Kootenay Ice President and General Manager Matt Cockell at his office desk in Cranbrook in 2017. Townsman file photo.

Kootenay Ice President and General Manager Matt Cockell at his office desk in Cranbrook in 2017. Townsman file photo.

City of Cranbrook files lawsuit against Winnipeg Ice, WHL

Cranbrook seeking compensation for breaking a lease agreement when the major-junior franchise relocated to Manitoba in 2019

The City of Cranbrook has filed a lawsuit against the Winnipeg Ice and the WHL seeking compensation for breaking a lease agreement when the major-junior franchise relocated to Manitoba following league approval in 2019.

The lawsuit, filed by the city on Dec. 24 in B.C. Supreme Court, seeks a few different types of financial relief stemming from lost income due to the relocation of the Kootenay Ice from Cranbrook to Winnipeg, a move which broke a license of occupation agreement with Western Financial Place that had four additional years left in the terms of the contract.

According to the lawsuit, the Ice provided an annual average of $178,333 over a five-year period to the City in fees, other revenue and advertising income. The city also says it incurred $15,167 in one-time expenses when the Ice relocated, due to having to prematurely restore condition of the premises.

Additionally, the city is also seeking replacement income that was lost between the Ice’s relocation and the announcement of a new tenant with the arrival of the BCHL’s Cranbrook Bucks, as well as pre-judgment interest on damages.

The lawsuit also takes aim at the WHL, alleging that the league induced the contract breaches, knowing that the city would lose revenue when the Board of Governors approved the franchise relocation.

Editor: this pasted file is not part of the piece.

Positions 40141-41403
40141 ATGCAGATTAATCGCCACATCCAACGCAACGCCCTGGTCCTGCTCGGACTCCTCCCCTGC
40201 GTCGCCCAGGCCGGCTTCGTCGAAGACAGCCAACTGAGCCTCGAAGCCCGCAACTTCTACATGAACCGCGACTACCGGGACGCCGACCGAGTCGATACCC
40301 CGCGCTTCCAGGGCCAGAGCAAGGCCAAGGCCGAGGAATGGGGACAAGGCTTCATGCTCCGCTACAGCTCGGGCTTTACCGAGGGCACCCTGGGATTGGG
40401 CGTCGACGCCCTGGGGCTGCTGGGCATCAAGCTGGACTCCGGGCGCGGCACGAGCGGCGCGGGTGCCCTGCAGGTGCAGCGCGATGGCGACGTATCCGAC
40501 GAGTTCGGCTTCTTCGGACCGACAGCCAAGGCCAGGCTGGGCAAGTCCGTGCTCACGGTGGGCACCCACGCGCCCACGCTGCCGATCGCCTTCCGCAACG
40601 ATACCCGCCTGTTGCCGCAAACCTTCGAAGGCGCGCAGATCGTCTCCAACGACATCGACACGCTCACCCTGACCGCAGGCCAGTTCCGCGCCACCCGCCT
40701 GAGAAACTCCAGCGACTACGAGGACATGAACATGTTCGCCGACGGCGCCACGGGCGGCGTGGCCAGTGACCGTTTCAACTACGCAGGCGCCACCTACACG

The city declined to comment further on the lawsuit, until it is allowed to move through the courts.

The Townsman has reached out to the Winnipeg Ice and the WHL for comment.

The WHL legacy in Cranbrook

The Kootenay Ice arrived in Cranbrook in 1998, following a relocation from Edmonton.

Under the leadership of Ed Chynoweth and his son, Jeff, the franchise won three WHL championship titles along with a Memorial Cup in 2002.

Alumni include players such as Jarret Stoll, a longtime NHLer who two Stanley Cups with the Los Angeles Kings, and Sam Reinhart, who was selected second overall in the NHL Draft and currently plays for the Buffalo Sabres.

In 2008, the club signed a 15-year license of occupation with the City of Cranbrook to play out of Western Financial Place, guaranteeing revenue to the city based off a scaling attendance threshold from $20,000 to $120,000 as well as a basic occupancy fee for each year of the term equal to two per cent of the Gross Game Receipts for each WHL season.

Under the terms of the agreement, the city also received all revenue generated from concessions stands and parking lot fees. Additionally, the agreement stipulated that the city receives 20 per cent of of net advertising income generated by the club and 100 per cent of the advertising revenue generated outside the premise, including the restaurant, swimming pool, commercial/retail space, common areas and arena naming rights.

After years of speculation regarding a franchise sale or relocation, the Kootenay Ice was purchased by Matt Cockell and Greg Fettes, a pair of Winnipeg investors, in 2017. The license of occupation agreement with the Kootenay Ice Hockey Club was assigned by the city to the new ownership group a few months after the club’s sale.

Following the sale, the club played two more WHL seasons in Western Financial Place before announcing the planned relocation midway through the second year.

At the time of the relocation announcement, WHL commissioner Ron Robison said the league had been assessing attendance at Western Financial Place dating back to 2011, when the arena failed to sell out during a league championship run.

During a press conference announcing the move, Robison stressed that it was a WHL decision to relocate the the franchise to Winnipeg.



trevor.crawley@cranbrooktownsman.com

Like us on Facebook and follow us on Twitter

Want to support local journalism during the pandemic? Make a donation here.

Get local stories you won't find anywhere else right to your inbox.
Sign up here

Just Posted

B.C. Finance Minister Selina Robinson outlines the province’s three-year budget in Victoria, April 20, 2021. (B.C. government video)